"The classic shape associated with a drop (with a pointy end in its upper side) comes from the observation of a droplet clinging to a surface. The shape of a drop falling through a gas is actually more or less spherical for drops less than 2mm in diameter. Larger drops tend to be flatter on the bottom part due to the pressure of the gas they move through. As a result, as drops get larger, a concave depression forms which leads to the
eventual breakup of the drop."
Thank you, Wikipedia. I'll stick with the pointy end upper side thingy here because exactly that was the topic for this week's Jewelry Artisans Community Oldies but Goodies Challenge. To be exact, the topic was teardrops, but honestly, none of the entries could make me cry. In fact they rather made me smile. And I think they will make you smile as well because there is something for everyone.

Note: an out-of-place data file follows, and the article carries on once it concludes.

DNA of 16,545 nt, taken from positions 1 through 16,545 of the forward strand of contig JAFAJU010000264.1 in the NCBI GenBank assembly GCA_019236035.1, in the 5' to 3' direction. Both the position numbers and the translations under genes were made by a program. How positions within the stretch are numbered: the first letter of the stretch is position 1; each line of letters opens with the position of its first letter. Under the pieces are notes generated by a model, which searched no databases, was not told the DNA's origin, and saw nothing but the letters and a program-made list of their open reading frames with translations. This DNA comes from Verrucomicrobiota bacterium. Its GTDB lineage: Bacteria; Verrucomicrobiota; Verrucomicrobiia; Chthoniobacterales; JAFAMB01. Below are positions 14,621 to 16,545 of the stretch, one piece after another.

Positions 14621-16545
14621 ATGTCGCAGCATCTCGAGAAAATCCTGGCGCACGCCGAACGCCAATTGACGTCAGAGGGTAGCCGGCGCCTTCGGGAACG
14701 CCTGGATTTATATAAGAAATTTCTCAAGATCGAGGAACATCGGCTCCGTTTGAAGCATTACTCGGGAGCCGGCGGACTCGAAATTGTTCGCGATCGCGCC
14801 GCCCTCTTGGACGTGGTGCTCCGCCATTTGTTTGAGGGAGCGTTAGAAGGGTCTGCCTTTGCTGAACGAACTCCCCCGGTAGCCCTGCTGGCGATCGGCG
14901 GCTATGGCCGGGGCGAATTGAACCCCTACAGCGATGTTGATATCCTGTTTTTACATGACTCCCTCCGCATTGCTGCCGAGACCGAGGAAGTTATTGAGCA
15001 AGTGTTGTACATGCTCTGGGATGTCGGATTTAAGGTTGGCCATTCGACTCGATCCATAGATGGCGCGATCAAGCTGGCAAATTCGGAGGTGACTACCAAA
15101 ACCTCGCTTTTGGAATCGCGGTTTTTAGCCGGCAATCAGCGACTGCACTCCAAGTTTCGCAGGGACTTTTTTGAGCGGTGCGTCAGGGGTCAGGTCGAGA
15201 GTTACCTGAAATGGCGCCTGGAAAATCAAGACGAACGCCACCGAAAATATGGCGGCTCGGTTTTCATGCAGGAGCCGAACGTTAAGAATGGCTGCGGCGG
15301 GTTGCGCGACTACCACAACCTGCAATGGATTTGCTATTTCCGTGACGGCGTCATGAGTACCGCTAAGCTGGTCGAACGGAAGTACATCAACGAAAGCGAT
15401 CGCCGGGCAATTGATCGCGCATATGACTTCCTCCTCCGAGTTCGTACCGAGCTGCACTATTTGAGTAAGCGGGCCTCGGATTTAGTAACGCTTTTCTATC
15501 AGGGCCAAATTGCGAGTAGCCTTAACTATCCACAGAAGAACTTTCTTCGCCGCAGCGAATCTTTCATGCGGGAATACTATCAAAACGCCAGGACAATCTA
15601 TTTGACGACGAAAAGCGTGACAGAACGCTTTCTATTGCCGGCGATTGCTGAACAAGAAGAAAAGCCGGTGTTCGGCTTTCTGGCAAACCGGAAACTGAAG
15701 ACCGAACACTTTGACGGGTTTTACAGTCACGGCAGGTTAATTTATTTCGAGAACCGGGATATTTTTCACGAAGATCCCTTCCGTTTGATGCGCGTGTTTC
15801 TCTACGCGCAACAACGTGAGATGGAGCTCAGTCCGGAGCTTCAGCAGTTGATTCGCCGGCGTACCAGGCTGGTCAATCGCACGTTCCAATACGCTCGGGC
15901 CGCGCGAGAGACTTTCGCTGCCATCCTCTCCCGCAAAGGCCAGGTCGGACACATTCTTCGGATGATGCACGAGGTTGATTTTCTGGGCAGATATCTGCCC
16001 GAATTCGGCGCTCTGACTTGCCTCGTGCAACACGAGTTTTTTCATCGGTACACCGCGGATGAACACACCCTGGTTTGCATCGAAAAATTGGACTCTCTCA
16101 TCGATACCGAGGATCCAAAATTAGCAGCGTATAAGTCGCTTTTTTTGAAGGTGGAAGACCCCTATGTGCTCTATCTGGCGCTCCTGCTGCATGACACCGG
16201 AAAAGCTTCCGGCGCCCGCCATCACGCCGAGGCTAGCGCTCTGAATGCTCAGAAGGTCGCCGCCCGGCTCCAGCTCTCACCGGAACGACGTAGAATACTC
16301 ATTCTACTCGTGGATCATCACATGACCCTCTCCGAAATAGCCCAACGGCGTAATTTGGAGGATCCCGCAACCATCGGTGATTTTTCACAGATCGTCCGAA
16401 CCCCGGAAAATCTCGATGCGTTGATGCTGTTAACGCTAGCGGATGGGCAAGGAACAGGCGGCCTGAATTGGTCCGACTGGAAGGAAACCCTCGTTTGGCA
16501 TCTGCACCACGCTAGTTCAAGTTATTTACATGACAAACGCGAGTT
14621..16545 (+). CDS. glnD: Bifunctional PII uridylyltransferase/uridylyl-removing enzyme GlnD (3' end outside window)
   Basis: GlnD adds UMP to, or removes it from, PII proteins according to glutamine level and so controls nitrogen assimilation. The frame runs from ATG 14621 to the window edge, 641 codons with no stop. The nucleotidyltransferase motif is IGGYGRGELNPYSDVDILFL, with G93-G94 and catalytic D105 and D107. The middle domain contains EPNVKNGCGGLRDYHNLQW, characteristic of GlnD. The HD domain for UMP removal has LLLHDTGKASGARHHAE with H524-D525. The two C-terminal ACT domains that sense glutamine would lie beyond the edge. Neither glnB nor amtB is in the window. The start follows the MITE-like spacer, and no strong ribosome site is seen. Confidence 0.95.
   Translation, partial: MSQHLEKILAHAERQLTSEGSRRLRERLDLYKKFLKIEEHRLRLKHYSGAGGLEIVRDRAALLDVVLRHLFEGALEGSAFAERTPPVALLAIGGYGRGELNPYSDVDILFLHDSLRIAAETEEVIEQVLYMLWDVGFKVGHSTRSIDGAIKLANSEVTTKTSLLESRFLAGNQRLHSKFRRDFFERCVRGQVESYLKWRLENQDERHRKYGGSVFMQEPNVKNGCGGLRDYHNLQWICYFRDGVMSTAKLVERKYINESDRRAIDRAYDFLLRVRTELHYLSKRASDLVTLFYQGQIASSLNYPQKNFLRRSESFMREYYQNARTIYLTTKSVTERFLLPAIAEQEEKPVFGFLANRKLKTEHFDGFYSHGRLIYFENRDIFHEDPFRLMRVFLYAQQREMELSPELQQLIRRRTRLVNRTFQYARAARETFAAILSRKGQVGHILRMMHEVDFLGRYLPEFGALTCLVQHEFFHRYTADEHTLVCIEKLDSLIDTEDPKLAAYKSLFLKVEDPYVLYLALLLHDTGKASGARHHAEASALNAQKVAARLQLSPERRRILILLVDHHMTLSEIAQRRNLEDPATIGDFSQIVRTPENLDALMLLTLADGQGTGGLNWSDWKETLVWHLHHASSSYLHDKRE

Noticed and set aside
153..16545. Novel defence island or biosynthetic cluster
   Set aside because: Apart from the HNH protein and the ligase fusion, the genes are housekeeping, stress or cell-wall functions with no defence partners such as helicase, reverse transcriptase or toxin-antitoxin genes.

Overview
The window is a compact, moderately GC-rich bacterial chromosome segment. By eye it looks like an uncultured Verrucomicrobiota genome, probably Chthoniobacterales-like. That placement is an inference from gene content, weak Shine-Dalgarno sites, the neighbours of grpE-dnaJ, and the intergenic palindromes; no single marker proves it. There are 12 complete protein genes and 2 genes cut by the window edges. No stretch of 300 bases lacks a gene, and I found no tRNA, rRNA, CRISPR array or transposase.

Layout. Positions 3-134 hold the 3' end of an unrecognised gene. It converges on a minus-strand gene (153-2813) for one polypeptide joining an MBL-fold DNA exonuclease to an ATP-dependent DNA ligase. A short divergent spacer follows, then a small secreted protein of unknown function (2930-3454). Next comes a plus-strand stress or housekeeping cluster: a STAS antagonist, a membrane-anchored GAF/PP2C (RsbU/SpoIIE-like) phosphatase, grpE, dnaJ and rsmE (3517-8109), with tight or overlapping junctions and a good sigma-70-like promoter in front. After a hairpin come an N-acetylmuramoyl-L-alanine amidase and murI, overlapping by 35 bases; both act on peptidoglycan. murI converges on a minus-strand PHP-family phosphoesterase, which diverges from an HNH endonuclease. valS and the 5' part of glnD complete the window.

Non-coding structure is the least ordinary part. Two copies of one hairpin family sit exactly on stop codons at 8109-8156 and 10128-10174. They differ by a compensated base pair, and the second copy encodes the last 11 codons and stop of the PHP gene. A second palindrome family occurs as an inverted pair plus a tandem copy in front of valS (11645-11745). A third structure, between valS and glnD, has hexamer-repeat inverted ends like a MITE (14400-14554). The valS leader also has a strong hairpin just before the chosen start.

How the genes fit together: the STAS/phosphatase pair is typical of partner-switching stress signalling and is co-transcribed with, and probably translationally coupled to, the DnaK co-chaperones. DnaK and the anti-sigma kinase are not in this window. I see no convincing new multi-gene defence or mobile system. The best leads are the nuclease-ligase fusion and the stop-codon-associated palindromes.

I am very fond of drop shapes for jewelry, especially for pendants and earrings. My problem usually is which way round to use drops because I like both. What do you think about that? Let us know.
And while you try to make up your mind, please enjoy these wonderful drops by JAC members and don't forget to click the link up there ↑ for more pictures.
1 and 9 RioRita
2 and 6 Violetmoon's Corner
3 and 8 Jewelry Art by Dawn
4 and 7 MC Stoneworks
5 Cat's Wire
Fossil elements – playing with polymer clay
2 days ago